after traveling from Havana to that central province.

    After that harangue, the crusade against the marabou took on ideological
    status and became a symbol of Raul’s government, right alongside the
    promises of eradicating the dual monetary system, curbing corruption and
    lowering food prices. Shortly afterwards, enthusiasm for the battle was
    lost and it disappeared from the government’s list of critical projects.

    In an irony of fate, the enemy plant has gradually become an ally. In
    2007 the Spanish company Iberian and Solid Fuels (Ibecosol SL) began to
    commercialize charcoal made from marabou in several European
    countries. Its ability to burn slowly and the delicate flavor it adds to
    food has earned it a good reputation.

    Jorge Luis Ledesma Herrera knows these qualities well, because part of
    the marabou he processes ends up in his own stove. Every morning he
    spends hours cutting the logs that he then transports in an oxcart. His
    life is not very different from his grandfather’s, but he boasts of
    being able to count on “legal electricity” in an environment where low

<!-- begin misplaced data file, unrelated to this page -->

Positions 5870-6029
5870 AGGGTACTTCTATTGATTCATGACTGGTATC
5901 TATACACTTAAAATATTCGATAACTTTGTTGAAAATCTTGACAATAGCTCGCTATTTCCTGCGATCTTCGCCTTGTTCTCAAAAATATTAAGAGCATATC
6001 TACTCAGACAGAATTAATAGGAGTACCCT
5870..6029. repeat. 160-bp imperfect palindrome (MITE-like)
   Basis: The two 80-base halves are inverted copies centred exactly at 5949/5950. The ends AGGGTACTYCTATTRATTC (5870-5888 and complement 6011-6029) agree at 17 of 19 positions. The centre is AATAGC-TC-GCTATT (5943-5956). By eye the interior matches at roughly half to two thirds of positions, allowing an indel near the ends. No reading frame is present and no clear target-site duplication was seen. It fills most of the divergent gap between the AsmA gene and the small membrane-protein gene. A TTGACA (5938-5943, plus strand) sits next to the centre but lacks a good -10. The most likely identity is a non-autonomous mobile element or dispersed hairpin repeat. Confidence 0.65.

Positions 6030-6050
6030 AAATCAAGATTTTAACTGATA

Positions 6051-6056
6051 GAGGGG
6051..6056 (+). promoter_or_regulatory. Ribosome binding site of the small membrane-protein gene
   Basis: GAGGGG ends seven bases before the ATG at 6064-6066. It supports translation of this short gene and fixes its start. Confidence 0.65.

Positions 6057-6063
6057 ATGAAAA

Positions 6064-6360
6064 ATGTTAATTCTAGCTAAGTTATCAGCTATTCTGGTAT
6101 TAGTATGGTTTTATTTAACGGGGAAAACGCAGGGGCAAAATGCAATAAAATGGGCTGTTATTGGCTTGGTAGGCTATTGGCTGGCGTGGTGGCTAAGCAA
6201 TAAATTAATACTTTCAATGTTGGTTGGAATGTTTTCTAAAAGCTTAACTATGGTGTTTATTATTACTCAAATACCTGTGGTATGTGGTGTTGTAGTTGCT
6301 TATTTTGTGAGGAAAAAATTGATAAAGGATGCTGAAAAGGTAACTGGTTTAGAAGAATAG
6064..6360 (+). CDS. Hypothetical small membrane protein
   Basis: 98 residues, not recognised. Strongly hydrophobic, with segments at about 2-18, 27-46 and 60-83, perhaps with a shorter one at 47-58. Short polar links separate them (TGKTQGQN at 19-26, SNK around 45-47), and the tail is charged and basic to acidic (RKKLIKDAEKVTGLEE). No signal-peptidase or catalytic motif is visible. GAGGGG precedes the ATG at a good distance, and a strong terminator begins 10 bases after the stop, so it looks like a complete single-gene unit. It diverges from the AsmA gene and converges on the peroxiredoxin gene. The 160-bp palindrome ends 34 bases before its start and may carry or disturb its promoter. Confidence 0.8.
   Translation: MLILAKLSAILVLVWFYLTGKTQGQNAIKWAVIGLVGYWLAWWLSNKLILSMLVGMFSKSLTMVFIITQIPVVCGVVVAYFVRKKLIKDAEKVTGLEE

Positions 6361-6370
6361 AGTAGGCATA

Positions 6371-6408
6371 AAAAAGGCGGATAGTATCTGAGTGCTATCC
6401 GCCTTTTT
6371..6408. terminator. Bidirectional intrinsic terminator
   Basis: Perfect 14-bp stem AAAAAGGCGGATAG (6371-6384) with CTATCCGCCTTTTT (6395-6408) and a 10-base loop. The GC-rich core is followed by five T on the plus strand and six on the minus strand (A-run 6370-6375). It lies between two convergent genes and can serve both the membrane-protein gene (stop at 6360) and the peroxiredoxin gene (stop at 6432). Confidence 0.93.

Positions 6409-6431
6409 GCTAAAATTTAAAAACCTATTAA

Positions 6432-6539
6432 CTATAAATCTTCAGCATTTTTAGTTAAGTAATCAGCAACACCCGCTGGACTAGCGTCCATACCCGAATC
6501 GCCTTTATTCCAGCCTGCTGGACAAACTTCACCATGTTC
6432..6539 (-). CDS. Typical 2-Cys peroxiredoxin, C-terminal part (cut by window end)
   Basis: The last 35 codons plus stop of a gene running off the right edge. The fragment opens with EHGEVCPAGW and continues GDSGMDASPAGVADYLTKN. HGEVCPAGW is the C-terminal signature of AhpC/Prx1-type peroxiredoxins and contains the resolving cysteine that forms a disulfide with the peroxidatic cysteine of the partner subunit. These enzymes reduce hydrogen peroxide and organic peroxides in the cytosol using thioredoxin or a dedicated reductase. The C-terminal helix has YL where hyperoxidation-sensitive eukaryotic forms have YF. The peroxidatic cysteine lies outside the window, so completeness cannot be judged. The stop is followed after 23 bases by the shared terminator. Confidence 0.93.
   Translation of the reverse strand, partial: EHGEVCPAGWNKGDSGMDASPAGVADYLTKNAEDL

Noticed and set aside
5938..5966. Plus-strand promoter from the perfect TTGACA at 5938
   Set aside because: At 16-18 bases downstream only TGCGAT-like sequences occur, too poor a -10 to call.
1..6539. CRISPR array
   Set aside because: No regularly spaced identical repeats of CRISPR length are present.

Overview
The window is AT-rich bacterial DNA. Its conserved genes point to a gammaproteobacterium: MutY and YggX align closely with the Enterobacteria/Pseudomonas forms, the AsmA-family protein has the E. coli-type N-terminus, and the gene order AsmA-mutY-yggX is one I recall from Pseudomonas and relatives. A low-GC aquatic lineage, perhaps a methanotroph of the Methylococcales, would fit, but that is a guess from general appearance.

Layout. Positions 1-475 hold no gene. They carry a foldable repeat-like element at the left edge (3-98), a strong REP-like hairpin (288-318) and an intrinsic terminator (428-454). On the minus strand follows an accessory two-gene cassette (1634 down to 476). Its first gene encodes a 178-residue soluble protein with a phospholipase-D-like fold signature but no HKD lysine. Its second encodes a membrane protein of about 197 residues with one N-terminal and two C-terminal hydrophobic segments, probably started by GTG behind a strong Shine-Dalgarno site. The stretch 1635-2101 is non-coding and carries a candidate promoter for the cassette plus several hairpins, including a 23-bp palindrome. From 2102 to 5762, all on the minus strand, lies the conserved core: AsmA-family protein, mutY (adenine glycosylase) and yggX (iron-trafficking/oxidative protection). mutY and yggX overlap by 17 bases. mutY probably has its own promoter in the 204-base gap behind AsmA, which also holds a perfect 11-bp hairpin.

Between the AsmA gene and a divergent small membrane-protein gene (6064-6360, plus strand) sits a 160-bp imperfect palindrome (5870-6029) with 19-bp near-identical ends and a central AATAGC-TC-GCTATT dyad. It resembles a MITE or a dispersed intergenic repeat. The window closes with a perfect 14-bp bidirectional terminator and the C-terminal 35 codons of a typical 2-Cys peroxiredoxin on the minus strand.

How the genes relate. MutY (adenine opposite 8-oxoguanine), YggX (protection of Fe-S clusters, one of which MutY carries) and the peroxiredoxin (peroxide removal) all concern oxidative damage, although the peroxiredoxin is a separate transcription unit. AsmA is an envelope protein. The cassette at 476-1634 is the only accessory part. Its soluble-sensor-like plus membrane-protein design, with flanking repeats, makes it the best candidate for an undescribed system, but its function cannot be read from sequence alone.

voltage “clotheslines” – as makeshift electrical wiring is called – abound.

    He describes working with marabou as a real hell. The main limitation is
    the tools he has to work with. The axes and machetes are of poor
    quality, bought on the black market, and must be repaired all the
    time. With ingenuity, some have recycled blades from sugar cane
    harvesters to aid in cutting.

    About two hundred yards from the farmer’s house is the flat ground where
    the oven is built. The earth is burned and looks fine, like black
    powder. The marabou must be heated to temperatures between 750° and
    1300° F, with the wood stacked in a cone, covered over with straw and earth.

    “Two months ago I took out of the oven an amount I calculated as 20
    sacks – about half a tonne – and it started to rain. Although the rain
    only lasted a few minutes the hard coals cracked like broken glass,” he
    said. “I could only save five sacks.

    In the nearby Artemisa Joaquín Díaz, 56, has been engaged in the
    manufacture of charcoal since he was a child. He has been using marabou
    for years to cook, but now, with the news of its export, he processes it
    more delicately and takes greater care of the ovens. Like Ledesma, he
    only has access to water through a well, takes care of his personal
    needs in a latrine outside the house and his house has a light weight roof.